“Perrin is stubborn, Alyse Sedai. I doubt you’ll change his mind. That isn’t easy to do once he has it set.” For some reason, the young woman smiled a smile mysterious enough to credit a sister.

“Berelain, could you have your talk later?” Aybara said impatiently, and it was not a suggestion. He tapped the sheet of paper with a thick finger. “Alyse, would you look at this?” That was not a suggestion, either. Who did the man think he was, ordering an Aes Sedai?

She is surprised at the detailed intelligence of Malden the map reflects, and points out again how outnumbered they are. She warns him again not to interfere, but Aybara only demands to know where Faile and the others are quartered. Galina lies that they are moved often, knowing that now she was committed to killing Faile and the others before they could expose her. Aybara seems determined, and Galina is reduced to asking him to at least wait a week. Aybara is not happy about that, pointing out the increasing amount of public drunkenness they’ve observed among the Shaido.

Drunkenness was rife among the Shaido. Every raid brought back all the wine that could be found. Dozens and dozens of small stills produced vile brews from grains, and every time the Wise Ones destroyed a still, two sprang up in its place. Letting him know that would only encourage him, though.

Galina assures him the Wise Ones only drink water. Aybara asks if the Shaido go in the town itself often, and Galina accidentally tells him the truth (no), and then tries to backtrack, to discourage him from going there via gateway.

Aybara only nodded. “When you see Faile, tell her that on the day she sees fog on the ridges and hears wolves howl by daylight, she and the others must go to Lady Cairen’s fortress at the north end of the city and hide there. Tell her I love her. Tell her I’m coming for her.”

Wolves? Was the man demented? How could he ensure that wolves would…?

Suddenly, with those wolf’s eyes on her, she was not sure she wanted to know.

Galina lies that she will pass the message on, and Aybara loses some of his tension. Galina demands to be taken back immediately, and also for Aybara to hit her in the face. Shocked, Aybara refuses, and Berelain volunteers to do it instead. Neald takes her back, and she is so frantic to get back to Therava on time that she barely thinks about him using saidin. She races the sun, and loses.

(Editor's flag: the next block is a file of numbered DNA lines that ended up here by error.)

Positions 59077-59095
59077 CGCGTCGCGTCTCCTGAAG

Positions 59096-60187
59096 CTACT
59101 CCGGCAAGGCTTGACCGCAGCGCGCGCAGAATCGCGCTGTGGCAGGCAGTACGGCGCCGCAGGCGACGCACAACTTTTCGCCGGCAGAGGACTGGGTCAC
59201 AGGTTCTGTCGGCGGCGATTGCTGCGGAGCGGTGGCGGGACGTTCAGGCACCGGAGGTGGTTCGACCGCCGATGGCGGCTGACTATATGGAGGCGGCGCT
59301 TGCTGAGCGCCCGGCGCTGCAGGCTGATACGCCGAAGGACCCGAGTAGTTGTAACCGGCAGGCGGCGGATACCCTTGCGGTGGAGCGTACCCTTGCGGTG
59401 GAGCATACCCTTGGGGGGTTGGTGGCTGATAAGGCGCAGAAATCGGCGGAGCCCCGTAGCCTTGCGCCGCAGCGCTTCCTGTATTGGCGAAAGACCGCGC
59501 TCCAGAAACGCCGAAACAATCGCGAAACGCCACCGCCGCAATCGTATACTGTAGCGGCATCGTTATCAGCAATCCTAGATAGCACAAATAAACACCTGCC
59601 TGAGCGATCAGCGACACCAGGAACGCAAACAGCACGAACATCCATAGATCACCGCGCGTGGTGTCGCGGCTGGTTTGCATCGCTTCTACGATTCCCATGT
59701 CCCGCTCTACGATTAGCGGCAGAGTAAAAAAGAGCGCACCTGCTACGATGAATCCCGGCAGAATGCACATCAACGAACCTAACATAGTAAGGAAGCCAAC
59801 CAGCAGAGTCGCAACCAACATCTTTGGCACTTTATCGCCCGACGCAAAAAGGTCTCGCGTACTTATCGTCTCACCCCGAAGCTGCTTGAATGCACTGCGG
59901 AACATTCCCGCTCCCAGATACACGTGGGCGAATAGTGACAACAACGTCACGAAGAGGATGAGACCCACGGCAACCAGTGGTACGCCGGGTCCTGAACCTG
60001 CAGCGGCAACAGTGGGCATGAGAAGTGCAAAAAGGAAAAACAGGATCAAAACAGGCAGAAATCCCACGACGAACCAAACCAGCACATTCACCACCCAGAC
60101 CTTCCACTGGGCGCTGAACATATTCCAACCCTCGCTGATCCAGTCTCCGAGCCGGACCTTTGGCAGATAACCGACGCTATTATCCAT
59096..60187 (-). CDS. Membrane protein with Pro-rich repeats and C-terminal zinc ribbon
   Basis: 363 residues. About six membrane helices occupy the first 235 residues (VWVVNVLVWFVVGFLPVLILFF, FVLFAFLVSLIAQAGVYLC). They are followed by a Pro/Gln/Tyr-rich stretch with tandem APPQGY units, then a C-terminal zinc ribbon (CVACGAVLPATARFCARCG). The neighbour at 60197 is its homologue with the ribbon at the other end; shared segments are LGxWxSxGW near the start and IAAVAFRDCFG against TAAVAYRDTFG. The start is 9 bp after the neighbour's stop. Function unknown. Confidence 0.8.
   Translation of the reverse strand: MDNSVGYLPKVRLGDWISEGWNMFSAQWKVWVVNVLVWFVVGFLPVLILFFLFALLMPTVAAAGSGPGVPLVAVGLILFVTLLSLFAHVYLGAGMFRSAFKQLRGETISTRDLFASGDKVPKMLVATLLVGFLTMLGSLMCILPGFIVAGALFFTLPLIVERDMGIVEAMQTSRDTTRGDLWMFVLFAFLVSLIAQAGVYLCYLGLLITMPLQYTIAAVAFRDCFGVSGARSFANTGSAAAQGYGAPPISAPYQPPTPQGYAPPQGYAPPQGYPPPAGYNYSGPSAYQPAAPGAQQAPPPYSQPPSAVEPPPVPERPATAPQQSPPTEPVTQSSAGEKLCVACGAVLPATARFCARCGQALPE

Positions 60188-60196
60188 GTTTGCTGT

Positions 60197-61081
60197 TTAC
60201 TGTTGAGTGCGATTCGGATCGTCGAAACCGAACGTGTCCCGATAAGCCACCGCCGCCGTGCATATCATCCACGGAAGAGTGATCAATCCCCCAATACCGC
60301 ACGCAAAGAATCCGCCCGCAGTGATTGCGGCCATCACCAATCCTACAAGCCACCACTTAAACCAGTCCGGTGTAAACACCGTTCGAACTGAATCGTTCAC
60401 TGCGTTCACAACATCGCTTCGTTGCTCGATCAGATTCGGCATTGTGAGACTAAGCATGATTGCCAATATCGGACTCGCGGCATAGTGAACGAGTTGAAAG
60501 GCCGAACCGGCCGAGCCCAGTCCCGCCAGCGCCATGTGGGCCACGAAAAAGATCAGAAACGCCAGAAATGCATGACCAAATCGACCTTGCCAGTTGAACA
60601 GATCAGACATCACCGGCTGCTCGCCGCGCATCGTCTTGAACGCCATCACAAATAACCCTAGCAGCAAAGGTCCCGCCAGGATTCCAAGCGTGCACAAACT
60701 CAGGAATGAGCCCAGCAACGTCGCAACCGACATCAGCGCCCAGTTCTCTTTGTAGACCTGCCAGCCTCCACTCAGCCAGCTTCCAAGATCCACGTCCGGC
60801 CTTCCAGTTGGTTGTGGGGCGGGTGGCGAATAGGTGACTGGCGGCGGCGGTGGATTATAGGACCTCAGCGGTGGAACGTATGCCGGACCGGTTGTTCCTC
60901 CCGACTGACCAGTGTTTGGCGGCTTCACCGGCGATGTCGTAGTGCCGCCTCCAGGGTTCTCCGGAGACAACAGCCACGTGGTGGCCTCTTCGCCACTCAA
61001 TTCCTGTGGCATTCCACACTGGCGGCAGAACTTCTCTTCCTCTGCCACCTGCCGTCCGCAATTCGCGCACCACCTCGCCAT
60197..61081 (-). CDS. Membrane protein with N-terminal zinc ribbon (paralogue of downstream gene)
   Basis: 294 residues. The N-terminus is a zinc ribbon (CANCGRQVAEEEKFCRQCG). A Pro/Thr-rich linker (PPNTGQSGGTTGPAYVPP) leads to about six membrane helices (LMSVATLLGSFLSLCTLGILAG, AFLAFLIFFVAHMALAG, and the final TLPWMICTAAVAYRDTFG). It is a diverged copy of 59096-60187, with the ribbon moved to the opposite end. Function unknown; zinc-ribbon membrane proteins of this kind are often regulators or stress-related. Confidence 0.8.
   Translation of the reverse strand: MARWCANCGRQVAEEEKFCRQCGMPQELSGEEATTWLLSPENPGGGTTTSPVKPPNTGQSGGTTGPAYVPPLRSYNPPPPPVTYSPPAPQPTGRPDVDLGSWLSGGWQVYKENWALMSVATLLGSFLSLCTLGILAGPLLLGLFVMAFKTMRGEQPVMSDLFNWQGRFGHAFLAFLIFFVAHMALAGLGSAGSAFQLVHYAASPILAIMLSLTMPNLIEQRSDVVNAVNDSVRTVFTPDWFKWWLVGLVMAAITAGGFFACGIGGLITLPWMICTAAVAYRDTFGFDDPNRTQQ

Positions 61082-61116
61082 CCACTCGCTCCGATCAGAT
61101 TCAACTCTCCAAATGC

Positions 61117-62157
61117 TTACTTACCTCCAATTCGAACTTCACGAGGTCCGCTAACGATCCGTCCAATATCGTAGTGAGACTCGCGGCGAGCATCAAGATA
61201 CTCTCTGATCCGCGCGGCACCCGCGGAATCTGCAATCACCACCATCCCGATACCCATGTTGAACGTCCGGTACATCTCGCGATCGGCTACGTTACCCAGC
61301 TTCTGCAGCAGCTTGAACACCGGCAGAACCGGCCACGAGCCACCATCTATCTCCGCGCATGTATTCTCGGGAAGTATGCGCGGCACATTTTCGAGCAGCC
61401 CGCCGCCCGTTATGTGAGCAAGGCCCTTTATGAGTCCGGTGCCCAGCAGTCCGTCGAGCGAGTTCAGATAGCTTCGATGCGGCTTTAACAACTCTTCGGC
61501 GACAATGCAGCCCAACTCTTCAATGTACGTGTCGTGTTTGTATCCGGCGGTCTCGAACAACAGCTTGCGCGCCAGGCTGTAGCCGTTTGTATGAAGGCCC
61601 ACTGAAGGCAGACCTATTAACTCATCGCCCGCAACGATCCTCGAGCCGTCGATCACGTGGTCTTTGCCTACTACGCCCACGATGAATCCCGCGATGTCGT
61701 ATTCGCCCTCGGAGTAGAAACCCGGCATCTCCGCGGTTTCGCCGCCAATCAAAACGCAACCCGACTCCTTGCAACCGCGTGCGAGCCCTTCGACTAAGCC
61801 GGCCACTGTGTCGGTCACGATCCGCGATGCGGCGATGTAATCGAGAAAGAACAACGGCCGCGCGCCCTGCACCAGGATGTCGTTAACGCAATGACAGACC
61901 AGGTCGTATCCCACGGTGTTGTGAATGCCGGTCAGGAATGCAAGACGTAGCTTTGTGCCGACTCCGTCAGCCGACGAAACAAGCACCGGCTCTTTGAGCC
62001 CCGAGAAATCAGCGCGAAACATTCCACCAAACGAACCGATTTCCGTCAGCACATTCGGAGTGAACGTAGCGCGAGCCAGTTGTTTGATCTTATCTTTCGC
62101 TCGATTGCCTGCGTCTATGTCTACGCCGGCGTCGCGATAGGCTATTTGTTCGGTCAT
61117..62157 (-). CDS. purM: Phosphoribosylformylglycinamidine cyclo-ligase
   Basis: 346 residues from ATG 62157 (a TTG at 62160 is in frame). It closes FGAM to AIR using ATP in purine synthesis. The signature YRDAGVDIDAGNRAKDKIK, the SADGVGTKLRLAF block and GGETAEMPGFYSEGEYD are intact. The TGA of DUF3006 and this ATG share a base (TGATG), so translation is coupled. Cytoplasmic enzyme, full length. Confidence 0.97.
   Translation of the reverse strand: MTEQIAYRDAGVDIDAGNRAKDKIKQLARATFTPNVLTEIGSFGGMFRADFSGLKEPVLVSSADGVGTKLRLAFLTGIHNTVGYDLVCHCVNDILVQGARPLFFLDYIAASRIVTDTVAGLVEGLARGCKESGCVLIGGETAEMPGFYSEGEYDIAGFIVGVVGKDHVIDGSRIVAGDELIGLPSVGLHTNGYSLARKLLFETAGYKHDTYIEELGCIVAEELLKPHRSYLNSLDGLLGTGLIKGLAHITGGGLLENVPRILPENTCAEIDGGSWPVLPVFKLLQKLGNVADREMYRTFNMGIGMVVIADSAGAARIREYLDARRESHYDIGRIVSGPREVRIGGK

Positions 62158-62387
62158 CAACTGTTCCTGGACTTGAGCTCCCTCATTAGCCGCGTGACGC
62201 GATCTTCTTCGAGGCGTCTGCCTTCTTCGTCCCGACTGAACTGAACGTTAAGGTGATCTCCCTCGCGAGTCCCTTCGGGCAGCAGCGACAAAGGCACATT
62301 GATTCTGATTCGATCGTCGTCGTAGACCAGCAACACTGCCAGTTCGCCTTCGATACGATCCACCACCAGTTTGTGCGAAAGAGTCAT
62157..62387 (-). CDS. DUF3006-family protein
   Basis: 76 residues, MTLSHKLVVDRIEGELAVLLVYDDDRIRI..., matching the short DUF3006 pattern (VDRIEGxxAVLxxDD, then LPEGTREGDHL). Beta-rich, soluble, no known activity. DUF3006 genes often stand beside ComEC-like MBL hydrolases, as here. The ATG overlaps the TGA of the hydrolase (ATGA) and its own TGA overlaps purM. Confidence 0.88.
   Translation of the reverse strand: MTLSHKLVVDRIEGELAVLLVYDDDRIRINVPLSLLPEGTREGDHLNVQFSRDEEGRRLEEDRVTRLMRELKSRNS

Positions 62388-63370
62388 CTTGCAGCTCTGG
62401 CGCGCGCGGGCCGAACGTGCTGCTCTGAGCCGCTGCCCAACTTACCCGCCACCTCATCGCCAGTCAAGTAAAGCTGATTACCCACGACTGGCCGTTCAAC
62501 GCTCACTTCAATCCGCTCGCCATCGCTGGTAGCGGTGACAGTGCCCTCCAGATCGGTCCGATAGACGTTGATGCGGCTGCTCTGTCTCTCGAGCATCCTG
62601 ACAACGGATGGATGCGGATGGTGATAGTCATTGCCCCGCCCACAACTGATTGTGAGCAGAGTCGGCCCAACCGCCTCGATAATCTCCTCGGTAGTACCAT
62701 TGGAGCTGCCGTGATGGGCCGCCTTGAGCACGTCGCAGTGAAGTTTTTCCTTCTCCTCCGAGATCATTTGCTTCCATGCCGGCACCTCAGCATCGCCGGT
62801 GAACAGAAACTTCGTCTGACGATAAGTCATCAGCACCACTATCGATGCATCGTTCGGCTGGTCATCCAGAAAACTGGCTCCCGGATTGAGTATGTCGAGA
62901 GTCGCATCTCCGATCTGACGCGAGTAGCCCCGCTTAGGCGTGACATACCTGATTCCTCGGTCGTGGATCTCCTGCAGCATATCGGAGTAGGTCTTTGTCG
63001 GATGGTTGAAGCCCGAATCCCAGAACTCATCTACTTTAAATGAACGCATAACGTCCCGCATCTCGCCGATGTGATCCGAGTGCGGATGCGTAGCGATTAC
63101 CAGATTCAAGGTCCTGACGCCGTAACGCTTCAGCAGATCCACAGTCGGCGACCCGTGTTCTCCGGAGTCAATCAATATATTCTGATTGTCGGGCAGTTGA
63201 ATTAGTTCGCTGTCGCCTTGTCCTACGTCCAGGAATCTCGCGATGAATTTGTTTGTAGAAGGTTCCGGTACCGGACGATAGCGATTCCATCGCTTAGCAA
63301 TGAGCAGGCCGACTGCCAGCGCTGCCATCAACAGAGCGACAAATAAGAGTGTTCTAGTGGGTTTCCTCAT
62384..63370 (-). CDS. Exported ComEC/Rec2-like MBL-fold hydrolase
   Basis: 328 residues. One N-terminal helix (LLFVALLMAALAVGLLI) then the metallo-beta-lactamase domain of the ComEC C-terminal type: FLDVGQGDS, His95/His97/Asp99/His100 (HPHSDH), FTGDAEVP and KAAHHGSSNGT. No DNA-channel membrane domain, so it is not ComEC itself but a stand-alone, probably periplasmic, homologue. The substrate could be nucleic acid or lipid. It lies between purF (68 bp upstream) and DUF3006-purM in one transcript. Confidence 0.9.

Therava did not accept excuses. She was particularly upset over the bruises. She herself never marred Galina’s face. What followed easily equaled her nightmares. And it lasted much longer. At times, when she was screaming her loudest, she almost forgot her desperate need to get the rod. But she clung to that.

Obtain the rod, kill Faile and her friends, and she would be free.

Egwene regains consciousness to find she is in a coach with five Aes Sedai, traveling through Tar Valon; Egwene is appalled to smell rotting garbage from the streets. She tries to pretend she isn’t awake, but Katerine Alruddin slaps her in the face, which promptly starts all the sisters in the coach bickering at each other. Egwene feels sadness for the rebels, wondering if they will fall apart without her, and anger that her Great Serpent ring has been taken away, but cannot figure out why she doesn’t feel afraid. She asks aloud who betrayed her; Katerine goes to slap her again, but another sister (Felaana) stops her, and to Egwene’s shock all five have soon embraced saidar. The standoff is tense but brief, and Katerine goes back to Egwene, weaving a shield in case the forkroot wears off. She opines that Egwene might very well be stilled and beheaded tomorrow, and the other Red (Barasine) thinks it might even be tonight, but Berisha Terakuni (Gray) thinks the Hall is unlikely to be that easy to persuade. Katerine sneers that the Hall will do what Elaida tells them. Berisha changes the subject, asking Egwene what she did to the harbor chain.

“It can’t be undone,” Egwene replied. “You must know that it’s cuendillar, now. Even the Power won’t break it, only strengthen it. I suppose you could sell it if you tear down enough of the harbor wall to remove it. If anyone can afford a piece of cuendillar that big. Or would want such a thing.”

This time, no one tried to stop Katerine from slapping her, and very hard, too. “Hold your tongue!” the Red snapped.